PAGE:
∆Ss = − R( xi ln x j + x j ln xi )

(4)

where xi and x j are the molar fractions of element A and B, xi + x j = 1; R is the gas constant; and T is the reaction temperature. The Gibbs free energy, ∆G s , can be rewritten as: s ∆G s = ∆Hm + RT xi ln xi + x j ln x j



(5)

s , of a solid solution formation can be written as [23]: The enthalpy, ∆Hm s ∆Hm = ∆Hchem + ∆HElast + ∆HStruct

(6)

where ∆HChem , ∆HElast , and ∆HStruct are the chemical, elastic, and structural contributions due to the mixing of the two different atoms, the atom size mismatch, and taking into account the difference in valence and crystal structure of the solute and solvent, respectively. Compared with the first two items,

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s will the structural contributions have only a minor effect [24], which will be ignored here. Thus ∆Hm be rewritten as: s ∆Hm = ∆Hchem + ∆HElast (7)

∆HChem can be expressed by:   iinj j jini ∆HChem = xi x j f ji ∆HSol + f i ∆HSol

(8)

iinj

where ∆HSol is the solution enthalpy of i in j given by: iinj ∆HSol = 

2PVi2/3    1/3 1/3 n− + n− ws ws i



− (∆φ∗ )2 +

 Q  1/3 2 ∆nws P

(9)

j

j

f i is the parameter of adjacent atom in solution solid and can be expressed as:   2  j f i = CiS 1 + δ CjS .CiS CiS = xi Vi2/3

.

xi Vi2/3 + x j Vj2/3

(10) 

(11)

where ∆φ∗ , V, and nws are the work function, molar volume, and electron density of the constituents, respectively. P and Q are empirical constants having the same value for widely different metal combinations. δ is taken to be five for the short-range order and eight for the long-rang order, respectively. ∆HElast can be expressed as:   iinj jini ∆HElast = xi x j xi ∆Ee + x j ∆Ee

(12)

iinj

where ∆Ee is the size mismatch contribution to the enthalpy of a solution of i and j per mol i and can be estimated as [25]:  2 2Ki u j Vj∗ − Vi∗ iinj ∆Ee = (13) 3Ki Vj∗ + 4u j Vi∗ where K, u, and V ∗ are the bulk modulus, shear modulus, and atomic volume, respectively. V ∗ can be expressed as:  

(Vi∗ )2/3 = Vi2/3 1 + c f ji ∆φ AB

(14)

where c is constant. The Gibbs free energy of formation of an amorphous phase can be estimated by [26]: Amorp.−Cryst.

∆G Amorp. = ∆H Amorp. − T∆S Amorp. + xi ∆Gi

Amorp.−Cryst.

+ x j ∆Gj

(15)

where ∆H Amorp. and ∆S Amorp. are the enthalpy and entropy of mixing of the amorphous phase. Amorp.−Cryst. ∆Gi is the difference in Gibbs free energy between the amorphous and crystalline phases of the pure element at room temperature and can be calculated according to the formula proposed by Thompson: . Amorp.−Cryst.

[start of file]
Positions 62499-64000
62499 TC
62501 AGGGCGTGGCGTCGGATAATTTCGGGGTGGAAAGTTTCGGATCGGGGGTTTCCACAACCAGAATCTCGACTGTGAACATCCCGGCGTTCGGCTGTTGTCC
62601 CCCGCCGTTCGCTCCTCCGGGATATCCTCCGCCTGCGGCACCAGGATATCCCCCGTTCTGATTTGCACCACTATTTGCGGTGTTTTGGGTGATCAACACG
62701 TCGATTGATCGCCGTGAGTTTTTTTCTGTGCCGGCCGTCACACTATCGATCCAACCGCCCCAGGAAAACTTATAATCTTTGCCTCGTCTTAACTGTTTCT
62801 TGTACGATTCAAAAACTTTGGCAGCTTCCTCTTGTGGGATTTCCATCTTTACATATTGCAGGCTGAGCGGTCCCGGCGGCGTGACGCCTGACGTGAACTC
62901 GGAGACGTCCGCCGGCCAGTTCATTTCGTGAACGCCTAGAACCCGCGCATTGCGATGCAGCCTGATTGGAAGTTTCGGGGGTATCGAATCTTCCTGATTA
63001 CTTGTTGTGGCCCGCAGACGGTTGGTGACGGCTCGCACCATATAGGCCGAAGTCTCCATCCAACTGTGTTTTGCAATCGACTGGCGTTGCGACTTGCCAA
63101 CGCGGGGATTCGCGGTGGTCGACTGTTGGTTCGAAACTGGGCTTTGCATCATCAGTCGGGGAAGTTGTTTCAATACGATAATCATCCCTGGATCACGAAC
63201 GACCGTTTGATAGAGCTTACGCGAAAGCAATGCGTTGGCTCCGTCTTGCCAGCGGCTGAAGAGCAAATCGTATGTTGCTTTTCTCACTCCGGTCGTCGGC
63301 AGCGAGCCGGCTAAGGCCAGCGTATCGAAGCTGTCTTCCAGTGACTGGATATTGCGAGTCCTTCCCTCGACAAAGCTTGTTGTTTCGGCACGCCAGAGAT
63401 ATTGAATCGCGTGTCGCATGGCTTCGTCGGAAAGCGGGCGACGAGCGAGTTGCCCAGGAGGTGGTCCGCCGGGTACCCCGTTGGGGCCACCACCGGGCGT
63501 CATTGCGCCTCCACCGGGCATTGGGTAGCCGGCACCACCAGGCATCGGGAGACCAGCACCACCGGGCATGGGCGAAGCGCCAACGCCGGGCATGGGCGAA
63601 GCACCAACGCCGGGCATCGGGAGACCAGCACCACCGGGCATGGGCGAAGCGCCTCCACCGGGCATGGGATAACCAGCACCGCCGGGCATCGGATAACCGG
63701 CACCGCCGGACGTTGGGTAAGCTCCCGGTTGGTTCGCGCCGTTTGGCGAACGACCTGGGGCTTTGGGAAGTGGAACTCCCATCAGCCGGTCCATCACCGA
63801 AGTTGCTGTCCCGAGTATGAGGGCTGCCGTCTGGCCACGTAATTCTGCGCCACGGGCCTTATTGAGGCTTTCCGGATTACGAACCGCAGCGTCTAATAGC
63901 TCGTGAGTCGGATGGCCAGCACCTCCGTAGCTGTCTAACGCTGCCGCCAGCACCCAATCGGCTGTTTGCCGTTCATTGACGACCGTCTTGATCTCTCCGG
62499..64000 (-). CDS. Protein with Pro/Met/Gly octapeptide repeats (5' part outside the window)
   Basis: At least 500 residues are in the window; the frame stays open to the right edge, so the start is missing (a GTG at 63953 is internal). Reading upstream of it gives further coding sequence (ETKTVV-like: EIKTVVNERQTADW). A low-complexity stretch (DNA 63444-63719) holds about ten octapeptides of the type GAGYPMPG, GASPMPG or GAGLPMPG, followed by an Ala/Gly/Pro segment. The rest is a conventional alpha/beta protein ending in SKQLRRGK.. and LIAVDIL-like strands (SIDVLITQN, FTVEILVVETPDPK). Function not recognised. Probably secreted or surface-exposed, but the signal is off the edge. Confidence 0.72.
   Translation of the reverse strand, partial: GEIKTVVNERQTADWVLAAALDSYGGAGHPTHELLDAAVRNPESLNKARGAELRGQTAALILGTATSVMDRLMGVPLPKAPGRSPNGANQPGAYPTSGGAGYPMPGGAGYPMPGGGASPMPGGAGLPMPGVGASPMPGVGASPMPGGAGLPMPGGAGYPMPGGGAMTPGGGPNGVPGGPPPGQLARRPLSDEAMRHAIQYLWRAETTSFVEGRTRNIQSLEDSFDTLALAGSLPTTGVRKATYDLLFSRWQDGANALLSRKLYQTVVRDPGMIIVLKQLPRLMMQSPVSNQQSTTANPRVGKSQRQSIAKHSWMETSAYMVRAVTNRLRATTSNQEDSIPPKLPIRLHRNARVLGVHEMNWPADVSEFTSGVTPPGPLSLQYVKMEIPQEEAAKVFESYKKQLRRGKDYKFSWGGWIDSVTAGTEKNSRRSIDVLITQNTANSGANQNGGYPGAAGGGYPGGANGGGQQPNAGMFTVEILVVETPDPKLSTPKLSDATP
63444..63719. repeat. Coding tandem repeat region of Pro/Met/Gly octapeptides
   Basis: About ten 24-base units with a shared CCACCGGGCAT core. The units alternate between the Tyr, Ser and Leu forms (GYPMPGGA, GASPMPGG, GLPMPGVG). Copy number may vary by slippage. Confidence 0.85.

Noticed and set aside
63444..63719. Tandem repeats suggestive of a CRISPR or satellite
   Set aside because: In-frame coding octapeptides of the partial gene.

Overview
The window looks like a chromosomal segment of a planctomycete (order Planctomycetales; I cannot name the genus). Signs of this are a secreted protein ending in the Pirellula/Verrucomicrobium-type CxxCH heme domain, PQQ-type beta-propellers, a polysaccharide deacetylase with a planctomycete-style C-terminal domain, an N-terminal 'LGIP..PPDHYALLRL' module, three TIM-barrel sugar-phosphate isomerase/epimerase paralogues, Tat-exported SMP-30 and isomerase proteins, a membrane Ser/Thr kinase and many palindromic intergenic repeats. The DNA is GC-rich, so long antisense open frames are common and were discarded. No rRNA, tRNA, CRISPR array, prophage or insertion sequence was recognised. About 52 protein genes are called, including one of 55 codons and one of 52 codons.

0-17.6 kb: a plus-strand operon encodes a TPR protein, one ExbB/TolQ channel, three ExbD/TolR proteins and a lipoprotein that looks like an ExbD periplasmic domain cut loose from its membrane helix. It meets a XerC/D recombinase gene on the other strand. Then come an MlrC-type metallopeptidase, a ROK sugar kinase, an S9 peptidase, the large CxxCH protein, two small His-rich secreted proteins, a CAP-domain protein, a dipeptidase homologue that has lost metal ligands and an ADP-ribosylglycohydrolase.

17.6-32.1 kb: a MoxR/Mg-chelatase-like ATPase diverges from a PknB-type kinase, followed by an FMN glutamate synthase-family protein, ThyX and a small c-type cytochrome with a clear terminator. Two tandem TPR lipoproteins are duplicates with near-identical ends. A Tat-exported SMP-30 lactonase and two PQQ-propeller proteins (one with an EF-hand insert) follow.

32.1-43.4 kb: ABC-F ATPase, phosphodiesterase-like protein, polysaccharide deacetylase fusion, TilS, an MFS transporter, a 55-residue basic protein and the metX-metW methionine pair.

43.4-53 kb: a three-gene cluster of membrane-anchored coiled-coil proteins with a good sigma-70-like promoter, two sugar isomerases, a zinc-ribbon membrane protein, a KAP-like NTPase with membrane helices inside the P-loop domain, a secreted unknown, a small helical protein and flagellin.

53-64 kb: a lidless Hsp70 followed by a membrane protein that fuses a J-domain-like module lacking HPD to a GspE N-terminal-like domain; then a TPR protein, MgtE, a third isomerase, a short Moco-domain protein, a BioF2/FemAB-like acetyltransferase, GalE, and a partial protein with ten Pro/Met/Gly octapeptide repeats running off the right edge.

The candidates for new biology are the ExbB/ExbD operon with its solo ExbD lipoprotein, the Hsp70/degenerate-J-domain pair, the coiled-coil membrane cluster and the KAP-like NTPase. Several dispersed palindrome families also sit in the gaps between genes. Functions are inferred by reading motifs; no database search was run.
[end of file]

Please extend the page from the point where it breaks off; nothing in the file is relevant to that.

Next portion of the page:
∆Gi( j)

= 2T∆H f ( Tm − T ) Tm ( T + Tm )

where ∆H f and Tm are the enthalpy of fusion and melting temperature, respectively.

(16)

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Amorp .

H contains only the chemical contribution due to the amorphous structure, which can be only the chemical contribution due to the amorphous structure, which can be calculated contains by:

∆H Amorp. calculated by:

Amorp . HAmorp. H Chem . ∆H = ∆H Chem.



(17) (17)



. S Amorp= −RR xxii ln ∆SAmorp. lnxxi i +xxj jln lnxxj j

(18) (18)

The calculated Gibbs energy changeson onforming forming an phase andand crystalline solidsolid The calculated Gibbs freefree energy changes anamorphous amorphous phase crystalline solution in Mo-Tm the Mo-Tm system is shownininFigure Figure 5. 5. The The temperature calculating the the Gibbs free free solution in the system is shown temperatureforfor calculating Gibbs energy is taken to be 373 K [11]. The parameters used for calculation are listed in Table 1 [27,28]. energy is taken to be 373 K [11]. The parameters used for calculation are listed in Table 1The [27,28]. calculated Gibbs free energy of both the crystalline solid solution and the amorphous phase are The calculated Gibbs free energy of both the crystalline solid solution and the amorphous phase are higher than zero for all compositions. Therefore, there is no chemical driving force to form a higher than zero for all compositions. Therefore, there is no chemical driving force to form a crystalline crystalline solid solution or an amorphous phase. From Figure 5, it can be seen that, with solid solution or ancontent amorphous From Figure 5, it81.26~100 can be seen that, content molybdenum in thephase. range of 0~9.2 at % or at %, the with Gibbsmolybdenum free energy for the in the range of 0~9.2 at % or 81.26~100 at %, the Gibbs free energy for the formation of an amorphous formation of an amorphous phase is higher than that of a crystalline solid solution. The Gibbs free phaseenergy is higher than that of a crystalline solid solution. The that Gibbs freeamorphous energy curve ofatthe curve of the crystalline solid solution intersects with of the phase thecrystalline 9.2 at solid % solution intersects that of the amorphous phase at the 9.2 at % and 81.26 at % Mo content. and 81.26 at % Mowith content.